The Quest for Enosis: the visit of the Greek Cypriot Deputation to London in October- November 1929. A view from the Greek archives
The signature of the Lausanne Peace Treaty ?n 24 July 1923 marked the beginning of a new period in the history of the Cyprus Question, at least from a legal point of view, as Turkey officially recognized the annexation of the island proclaimed by Great Britain on 5 November 1914. However, the dedication of the Greek Cypriot majority to the ideal of Union (Enosis) with Greece remained unchanged. The Greek Cypriots continued to hope that sooner or later London would consent to their demands. Thus, immediately after the British elections of 30 May 1929, the Greek Cypriots decided to compile a new Memorial, which they would submit to the Secretary for the Colonies, asking for Union with Greece. For this reason, the Bishop of Kition Nikodemos (Mylonas) and the lawyer Stavros Stavrinakis, both elected members of the Legislative Council, were entrusted to travel to London, where they would act as ‘‘ambassadors’’ of the unredeemed Greek Cypriot people. The Deputes were assisted in their task by Zenon Rossides, who acted as the secretary of the Deputation. The article, based on research in the archives of the Greek Ministry of Foreign Affairs studies the visit of the Greek Cypriot Deputation to London in autumn 1929, the way Greek diplomacy was involved in the whole matter and the consequences of the visit in relation to the evolution of the Cyprus Question in the interwar period.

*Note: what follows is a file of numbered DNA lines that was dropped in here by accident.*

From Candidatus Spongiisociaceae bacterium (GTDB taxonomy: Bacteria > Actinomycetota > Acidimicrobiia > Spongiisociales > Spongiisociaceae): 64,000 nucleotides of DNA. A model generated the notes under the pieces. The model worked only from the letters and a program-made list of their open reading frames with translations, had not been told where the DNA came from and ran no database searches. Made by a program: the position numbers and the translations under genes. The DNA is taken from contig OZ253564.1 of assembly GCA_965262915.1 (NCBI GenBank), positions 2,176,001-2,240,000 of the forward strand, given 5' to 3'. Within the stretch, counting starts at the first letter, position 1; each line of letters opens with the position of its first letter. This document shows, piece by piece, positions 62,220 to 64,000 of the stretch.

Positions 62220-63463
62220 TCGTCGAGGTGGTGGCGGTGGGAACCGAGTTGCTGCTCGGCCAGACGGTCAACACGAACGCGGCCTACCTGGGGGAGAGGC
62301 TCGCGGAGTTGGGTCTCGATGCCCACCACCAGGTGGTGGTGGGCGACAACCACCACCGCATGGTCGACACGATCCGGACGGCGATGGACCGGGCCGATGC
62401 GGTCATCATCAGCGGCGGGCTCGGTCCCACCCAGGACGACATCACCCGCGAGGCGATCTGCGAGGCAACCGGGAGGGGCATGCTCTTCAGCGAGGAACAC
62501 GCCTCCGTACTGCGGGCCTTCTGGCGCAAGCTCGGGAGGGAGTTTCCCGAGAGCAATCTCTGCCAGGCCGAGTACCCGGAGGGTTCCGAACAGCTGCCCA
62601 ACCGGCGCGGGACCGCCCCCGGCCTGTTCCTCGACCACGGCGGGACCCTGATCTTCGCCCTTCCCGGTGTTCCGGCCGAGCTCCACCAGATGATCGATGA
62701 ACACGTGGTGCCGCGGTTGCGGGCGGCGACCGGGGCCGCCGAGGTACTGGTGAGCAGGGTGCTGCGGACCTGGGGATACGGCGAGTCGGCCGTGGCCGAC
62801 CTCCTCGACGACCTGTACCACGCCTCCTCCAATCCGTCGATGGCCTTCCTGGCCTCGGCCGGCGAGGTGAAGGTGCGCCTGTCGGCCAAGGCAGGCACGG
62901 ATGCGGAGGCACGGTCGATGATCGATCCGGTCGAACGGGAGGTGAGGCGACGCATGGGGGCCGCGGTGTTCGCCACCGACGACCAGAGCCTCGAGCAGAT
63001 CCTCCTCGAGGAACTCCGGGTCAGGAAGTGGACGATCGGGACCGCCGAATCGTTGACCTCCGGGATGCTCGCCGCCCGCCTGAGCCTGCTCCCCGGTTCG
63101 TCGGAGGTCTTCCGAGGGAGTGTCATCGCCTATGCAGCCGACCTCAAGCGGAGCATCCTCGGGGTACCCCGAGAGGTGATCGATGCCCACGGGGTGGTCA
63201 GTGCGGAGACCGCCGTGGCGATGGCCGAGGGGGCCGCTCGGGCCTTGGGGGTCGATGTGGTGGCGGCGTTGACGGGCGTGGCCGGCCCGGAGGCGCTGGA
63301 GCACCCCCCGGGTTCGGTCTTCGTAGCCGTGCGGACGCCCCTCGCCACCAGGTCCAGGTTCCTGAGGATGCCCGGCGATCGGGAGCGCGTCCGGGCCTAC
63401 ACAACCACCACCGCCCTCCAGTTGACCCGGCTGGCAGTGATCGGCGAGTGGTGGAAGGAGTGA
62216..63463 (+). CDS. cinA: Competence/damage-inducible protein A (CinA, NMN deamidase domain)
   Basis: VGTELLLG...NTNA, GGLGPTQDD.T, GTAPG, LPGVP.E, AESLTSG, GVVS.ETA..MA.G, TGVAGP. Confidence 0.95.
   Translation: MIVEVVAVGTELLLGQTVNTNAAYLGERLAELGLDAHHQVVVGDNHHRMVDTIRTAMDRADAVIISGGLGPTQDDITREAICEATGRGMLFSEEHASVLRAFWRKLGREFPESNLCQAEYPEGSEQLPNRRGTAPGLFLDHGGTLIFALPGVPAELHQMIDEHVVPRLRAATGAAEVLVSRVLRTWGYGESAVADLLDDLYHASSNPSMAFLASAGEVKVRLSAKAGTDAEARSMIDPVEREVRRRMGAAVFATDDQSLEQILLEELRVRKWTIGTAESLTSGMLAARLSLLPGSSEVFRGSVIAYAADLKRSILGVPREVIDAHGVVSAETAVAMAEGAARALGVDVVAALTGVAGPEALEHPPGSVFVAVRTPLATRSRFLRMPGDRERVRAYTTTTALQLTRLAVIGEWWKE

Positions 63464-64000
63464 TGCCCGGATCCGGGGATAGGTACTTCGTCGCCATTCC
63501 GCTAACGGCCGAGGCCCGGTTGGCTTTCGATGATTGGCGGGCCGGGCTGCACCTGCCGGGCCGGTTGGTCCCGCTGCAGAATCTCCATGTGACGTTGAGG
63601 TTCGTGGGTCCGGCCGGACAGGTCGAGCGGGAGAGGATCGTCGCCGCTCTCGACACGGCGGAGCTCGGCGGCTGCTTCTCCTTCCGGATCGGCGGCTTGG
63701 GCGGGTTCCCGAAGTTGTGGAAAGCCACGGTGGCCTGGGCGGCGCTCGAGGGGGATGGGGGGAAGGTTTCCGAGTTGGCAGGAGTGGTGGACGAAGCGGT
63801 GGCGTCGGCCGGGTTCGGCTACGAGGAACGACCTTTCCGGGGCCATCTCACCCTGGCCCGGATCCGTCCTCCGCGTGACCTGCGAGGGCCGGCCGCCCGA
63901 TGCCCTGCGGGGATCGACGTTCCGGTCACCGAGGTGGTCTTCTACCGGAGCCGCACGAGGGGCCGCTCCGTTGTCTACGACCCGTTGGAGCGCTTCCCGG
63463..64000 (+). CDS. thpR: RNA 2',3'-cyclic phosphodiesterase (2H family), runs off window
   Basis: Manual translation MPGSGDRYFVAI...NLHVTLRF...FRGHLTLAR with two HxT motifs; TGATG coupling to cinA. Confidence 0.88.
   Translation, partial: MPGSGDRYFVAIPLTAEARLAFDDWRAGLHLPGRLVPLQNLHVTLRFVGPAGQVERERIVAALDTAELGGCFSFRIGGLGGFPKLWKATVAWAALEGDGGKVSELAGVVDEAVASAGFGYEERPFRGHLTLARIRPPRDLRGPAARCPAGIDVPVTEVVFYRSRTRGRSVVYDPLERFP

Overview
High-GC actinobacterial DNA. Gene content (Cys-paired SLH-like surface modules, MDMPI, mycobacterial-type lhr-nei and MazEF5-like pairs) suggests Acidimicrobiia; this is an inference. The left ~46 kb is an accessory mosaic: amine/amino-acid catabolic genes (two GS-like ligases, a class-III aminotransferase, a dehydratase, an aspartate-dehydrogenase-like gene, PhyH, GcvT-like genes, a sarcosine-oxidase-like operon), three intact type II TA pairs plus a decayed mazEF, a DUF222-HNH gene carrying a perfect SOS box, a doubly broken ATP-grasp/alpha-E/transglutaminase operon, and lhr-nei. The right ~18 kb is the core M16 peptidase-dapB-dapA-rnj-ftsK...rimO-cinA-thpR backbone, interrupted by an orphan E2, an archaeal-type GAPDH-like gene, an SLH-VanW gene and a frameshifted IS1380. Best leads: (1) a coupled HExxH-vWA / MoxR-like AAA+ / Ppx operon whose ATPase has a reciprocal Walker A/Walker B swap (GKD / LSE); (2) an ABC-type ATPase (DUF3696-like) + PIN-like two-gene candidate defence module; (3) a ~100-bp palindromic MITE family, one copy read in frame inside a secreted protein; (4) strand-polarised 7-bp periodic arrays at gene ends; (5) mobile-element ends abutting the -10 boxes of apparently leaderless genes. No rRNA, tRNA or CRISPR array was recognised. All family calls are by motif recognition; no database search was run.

Egon W. Scherer
Die Blinden und die Sehenden. Mai 1941: Deutsche Fallschirmjäger in der „Hölle von Kreta“. Die Rolle der britischen Funkaufklärung
The conquest of the British occupied Crete by German parachutists in May 1941 was one of the most astonishing and most curageous actions of the war, as Liddel Hart said. The Germans paid dearly for it: They lost more than 30 percent of the soldiers. The knew little to nothing about the military situation on the island. The British were very well informed about the German plans: The had decrypted German enciphered wireless messages containing all details of the plans of attack with the help of Ultra. Although the defenders were well briefed they lost the battle of Crete.